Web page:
This analysis also shows that these increases in coastal risk could be coupled with the significant impacts of a SLR and lead to compounding effects later in the century. We find that SLR increases notably the annual risk because it will produce greater impacts from storms. Furthermore, here we considered conservative estimates of SLR of ∼0.5 m, although the projected values by the end of the century could reach 1 m of SLR (Church et al., 2013). Furthermore, we demonstrated that in coral reef environments, the contribution of reef degradation to coastal risk can exceed the contribution of these increases due to SLR. However, adaptation strategies still put the main focus on SLR adaptation while losing this natural infrastructure can be as damaging or more. The effect of reef degradation on coastal risk could also be more aggravated considering recent research that shows increasing power in the ocean waves associated to global warming (Reguero et al., 2019), which could both affect reef integrity but also enhance flooding. Therefore, the protective service of coral reefs becomes even more valuable with the rising threats of climate change.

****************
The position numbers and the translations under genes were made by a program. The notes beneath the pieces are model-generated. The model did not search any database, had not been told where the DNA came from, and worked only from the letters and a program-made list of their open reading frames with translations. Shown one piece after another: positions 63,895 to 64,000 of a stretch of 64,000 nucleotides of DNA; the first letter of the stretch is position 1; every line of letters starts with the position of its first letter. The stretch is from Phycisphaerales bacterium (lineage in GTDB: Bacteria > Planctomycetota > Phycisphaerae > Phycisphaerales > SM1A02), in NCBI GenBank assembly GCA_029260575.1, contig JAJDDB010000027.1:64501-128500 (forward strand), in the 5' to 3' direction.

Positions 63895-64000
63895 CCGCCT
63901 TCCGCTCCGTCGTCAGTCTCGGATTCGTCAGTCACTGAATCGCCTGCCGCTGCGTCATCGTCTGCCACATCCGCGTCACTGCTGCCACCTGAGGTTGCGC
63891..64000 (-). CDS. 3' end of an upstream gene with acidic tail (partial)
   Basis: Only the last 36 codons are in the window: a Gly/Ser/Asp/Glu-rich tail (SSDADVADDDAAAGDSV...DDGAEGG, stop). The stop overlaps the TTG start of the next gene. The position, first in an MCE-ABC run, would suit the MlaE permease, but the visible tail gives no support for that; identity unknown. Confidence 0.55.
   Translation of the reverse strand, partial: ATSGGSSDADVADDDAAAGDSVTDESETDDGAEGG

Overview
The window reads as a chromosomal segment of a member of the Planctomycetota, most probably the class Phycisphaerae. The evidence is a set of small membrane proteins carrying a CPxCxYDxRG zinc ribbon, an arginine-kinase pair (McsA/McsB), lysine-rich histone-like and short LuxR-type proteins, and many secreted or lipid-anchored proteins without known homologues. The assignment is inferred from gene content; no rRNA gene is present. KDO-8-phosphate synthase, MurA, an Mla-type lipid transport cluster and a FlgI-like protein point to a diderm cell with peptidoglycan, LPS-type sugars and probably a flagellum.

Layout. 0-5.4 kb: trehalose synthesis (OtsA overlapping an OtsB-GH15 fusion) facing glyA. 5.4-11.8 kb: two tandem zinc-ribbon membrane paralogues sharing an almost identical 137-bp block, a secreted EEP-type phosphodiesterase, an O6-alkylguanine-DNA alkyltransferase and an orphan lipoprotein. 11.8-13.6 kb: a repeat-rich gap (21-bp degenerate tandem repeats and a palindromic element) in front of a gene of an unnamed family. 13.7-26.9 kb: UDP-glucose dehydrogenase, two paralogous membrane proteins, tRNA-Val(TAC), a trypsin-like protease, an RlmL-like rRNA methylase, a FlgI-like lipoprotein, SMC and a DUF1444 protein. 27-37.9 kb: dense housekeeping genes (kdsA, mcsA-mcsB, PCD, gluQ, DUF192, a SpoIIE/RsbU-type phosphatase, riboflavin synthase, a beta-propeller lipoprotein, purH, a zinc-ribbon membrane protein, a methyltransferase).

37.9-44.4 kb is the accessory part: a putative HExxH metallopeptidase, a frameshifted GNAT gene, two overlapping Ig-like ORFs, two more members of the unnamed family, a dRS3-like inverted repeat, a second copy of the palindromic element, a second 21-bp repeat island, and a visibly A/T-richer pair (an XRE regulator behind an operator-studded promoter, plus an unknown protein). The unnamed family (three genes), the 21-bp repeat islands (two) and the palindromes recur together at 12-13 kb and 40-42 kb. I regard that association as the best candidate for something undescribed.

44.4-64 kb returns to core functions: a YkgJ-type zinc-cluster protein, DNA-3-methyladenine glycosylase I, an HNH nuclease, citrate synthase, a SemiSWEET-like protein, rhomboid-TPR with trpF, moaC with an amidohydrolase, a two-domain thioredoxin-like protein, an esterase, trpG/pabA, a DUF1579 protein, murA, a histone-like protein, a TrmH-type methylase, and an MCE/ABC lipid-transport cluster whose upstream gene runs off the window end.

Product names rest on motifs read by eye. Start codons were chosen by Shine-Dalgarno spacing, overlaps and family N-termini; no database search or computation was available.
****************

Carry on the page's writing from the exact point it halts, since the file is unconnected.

These estimates also make a compelling case for present-day investments in coral reef management and conservation. We found benefits at certain sections of over 0.5 million USD per year in direct loss prevention. For reef sections of 200 m, this represents 2,500 USD per alongshore linear meter of reef. The median cost per meter of reef restoration has been estimated in 1,290 USD per meter from a global review of projects (Ferrario et al., 2014). This means that this natural infrastructure, if well-maintained, provides on an annual basis a risk reduction that is equally or more valuable than the cost of restoring the reef to maintain this protection. Furthermore, a constructed pilot case in Grenada of a hybrid restoration project that included the construction of artificial submerged structures cost ∼3,300 USD per alongshore linear meter (Reguero et al., 2018a). For this type of interventions, the annual benefits of reefs will also balance the costs over a 2-year period. In the MAR section of Quintana Roo, these results and approach can also help identify priority sites for conservation and restoration for coastal protection, either as ‘stand-alone’ solutions, or part of hybrid approaches that combine natural defenses, like coral reef restoration and dune rehabilitation, with built infrastructure.